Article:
‘The Prince is one of the premier golf course designs of my life’ Robert Trent Jones.
Possibly the world’s most exclusive golf club, Le Prince de Provence was actually conceived as part of multi-course residential development by Robert Trent Jones during the 1970’s. Scouring the Mediterranean coastline for an ideal site to build the ‘Pinehurst of Europe’, Trent Jones found and acquired a 2,500-acre property in the hills high above the French Riviera. He then obtained the largest planning consent ever granted by the French Ministry, which included three championship golf courses, hotels, houses and apartments to be included on his vast estate. Sadly for Trent Jones this preliminary approval was later overturned during the detailed planning process when conservationists pressured authorities to reject his plans despite the first course having been completed and the developments proposed density being reduced to a third of the original concept.
For six years an impeccably maintained golf course sat dormant without a single round being played, a court decree that, due to a permit technicality, golf on the site was illegal proved the final straw for Trent Jones and his partners who lost their substantial investment in the property when it reverted to a lending bank. The white elephant was eventually sold to a syndicate of Norwegian businessmen who scrapped any housing or expansion plans and instead decided to create a private single course golf club for a fortunate few friends. With significant financial might, the new owners challenged court orders preventing play on the course and in 1999 were able to get an injunction on the ruling and begin golfing.
Occupying one of the region’s largest private property’s, the course itself is totally secluded and surrounded by the untouched Provence hills. The holes weave through red rocky outcroppings replete with distinctive umbrella parasol pines that are native to this small region of Provence and an integral part of the design on many holes. While the rolling valleys and uniquely shaped pines dominate the landscape, the designer was unafraid to add to what nature had left and was able to build believable undulation into holes such as the 2nd, 7th, 10th, 15th and 17th with great effect. The green contouring is also outstanding, most of the clever slopes presenting a range of short game options, which is not always the case on other Trent Jones courses.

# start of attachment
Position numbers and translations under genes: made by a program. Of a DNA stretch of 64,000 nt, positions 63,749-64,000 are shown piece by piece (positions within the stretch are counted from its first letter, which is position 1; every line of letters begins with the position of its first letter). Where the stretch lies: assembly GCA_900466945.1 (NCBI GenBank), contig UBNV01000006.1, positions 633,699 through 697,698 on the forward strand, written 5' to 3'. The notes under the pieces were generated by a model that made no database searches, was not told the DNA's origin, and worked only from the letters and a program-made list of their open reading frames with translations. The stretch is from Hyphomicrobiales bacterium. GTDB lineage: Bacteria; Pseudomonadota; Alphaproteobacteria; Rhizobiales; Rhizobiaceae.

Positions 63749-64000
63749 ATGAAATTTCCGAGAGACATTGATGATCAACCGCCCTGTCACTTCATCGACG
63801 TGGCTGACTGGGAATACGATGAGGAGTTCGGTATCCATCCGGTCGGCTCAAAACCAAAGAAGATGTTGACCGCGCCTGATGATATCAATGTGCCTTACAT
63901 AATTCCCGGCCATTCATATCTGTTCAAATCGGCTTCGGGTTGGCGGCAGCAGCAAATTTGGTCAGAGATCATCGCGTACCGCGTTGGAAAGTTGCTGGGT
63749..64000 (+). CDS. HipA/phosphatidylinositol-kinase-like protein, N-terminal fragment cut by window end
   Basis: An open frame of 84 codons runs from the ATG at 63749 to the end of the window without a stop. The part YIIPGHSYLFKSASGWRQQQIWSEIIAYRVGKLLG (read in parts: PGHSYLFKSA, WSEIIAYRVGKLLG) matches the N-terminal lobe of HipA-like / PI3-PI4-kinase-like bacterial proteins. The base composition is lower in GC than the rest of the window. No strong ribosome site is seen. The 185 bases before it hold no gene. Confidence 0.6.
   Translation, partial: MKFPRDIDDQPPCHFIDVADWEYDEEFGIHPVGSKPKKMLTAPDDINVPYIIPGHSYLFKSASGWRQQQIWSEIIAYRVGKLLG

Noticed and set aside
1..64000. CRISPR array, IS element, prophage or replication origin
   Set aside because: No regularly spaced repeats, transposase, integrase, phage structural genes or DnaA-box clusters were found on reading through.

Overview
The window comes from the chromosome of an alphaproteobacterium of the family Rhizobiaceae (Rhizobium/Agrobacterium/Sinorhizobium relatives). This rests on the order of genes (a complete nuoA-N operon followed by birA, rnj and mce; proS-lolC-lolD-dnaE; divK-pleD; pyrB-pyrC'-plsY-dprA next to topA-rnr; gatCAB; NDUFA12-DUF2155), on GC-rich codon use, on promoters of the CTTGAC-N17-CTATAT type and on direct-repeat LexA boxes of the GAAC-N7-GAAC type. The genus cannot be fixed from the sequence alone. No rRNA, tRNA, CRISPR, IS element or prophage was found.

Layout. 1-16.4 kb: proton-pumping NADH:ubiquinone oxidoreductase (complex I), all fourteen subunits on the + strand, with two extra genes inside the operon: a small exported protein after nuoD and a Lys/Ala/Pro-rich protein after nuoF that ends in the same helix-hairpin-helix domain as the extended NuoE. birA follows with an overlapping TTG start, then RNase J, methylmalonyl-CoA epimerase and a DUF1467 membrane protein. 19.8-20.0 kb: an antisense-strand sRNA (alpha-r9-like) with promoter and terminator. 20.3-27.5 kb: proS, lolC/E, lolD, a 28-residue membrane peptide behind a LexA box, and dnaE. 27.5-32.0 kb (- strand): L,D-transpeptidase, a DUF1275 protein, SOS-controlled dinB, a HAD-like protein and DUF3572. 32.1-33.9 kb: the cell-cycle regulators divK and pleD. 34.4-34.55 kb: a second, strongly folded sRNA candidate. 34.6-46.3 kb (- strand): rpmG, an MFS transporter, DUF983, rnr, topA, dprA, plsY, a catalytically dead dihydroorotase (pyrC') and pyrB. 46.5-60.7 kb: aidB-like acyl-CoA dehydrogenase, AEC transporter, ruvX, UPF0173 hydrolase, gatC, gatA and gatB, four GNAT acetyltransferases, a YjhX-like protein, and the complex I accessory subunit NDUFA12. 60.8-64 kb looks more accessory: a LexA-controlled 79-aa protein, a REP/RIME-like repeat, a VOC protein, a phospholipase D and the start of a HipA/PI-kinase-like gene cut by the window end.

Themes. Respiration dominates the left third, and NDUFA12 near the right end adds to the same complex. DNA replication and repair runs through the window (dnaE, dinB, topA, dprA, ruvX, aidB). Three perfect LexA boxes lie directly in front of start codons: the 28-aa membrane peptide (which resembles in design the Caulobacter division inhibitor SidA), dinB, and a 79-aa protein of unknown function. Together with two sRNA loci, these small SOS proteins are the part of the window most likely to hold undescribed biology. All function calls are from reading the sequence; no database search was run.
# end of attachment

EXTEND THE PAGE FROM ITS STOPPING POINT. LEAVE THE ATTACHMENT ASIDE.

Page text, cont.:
Consistent throughout with the designers mantra of easy bogey, hard par golf, Le Prince opens with a series of well-bunkered holes, the most notable early moment being the superb right-bending 2nd which is played through sand and red rock and into a delicious green site. Shaped and bunkered to resemble Trent Jones’ famous 16th at Augusta National, the 4th is the first of a fine group of one-shotters and although the par fives are slightly less impressive, the reachable 8th is a nice hole and both the 3rd and 12th feature interesting pitch shots. Further highlights include the attractive away angled green on the downhill 10th and the bunkers and slopes that artistically frame the 15th and 17th holes. The crested drive and cross-pond approach into the dramatic 7th hole are also terrific while the 18th is a wonderful closing hole that turns into a small rise with turn point bunkers and a lone pine guarding the corner. This tree was actually retained by Robert Trent Jones Jr against his father’s wishes and although a tree blocking a bunker is never ideal, this one does work because the temptation to flirt with the right side, despite its dangers, is still quite strong.
Although Le Prince was the brainchild of Trent Jones senior, his son was heavily involved closer to completion due to his father’s poor health. It was one of the few joint ventures they worked on and clearly impressed Robert Jr who was delighted that his father found the property and describes his design as ‘a true masterpiece.’ Indeed Le Prince de Provence is the embodiment of a life’s work from a designer who poured his heart and soul into the property for more than twenty years. It was one of the rare golf course projects that Trent Jones personally invested in and with a conglomerate of his finest holes, plus first-class shaping and construction, is an appropriate tribute to his famous design style.
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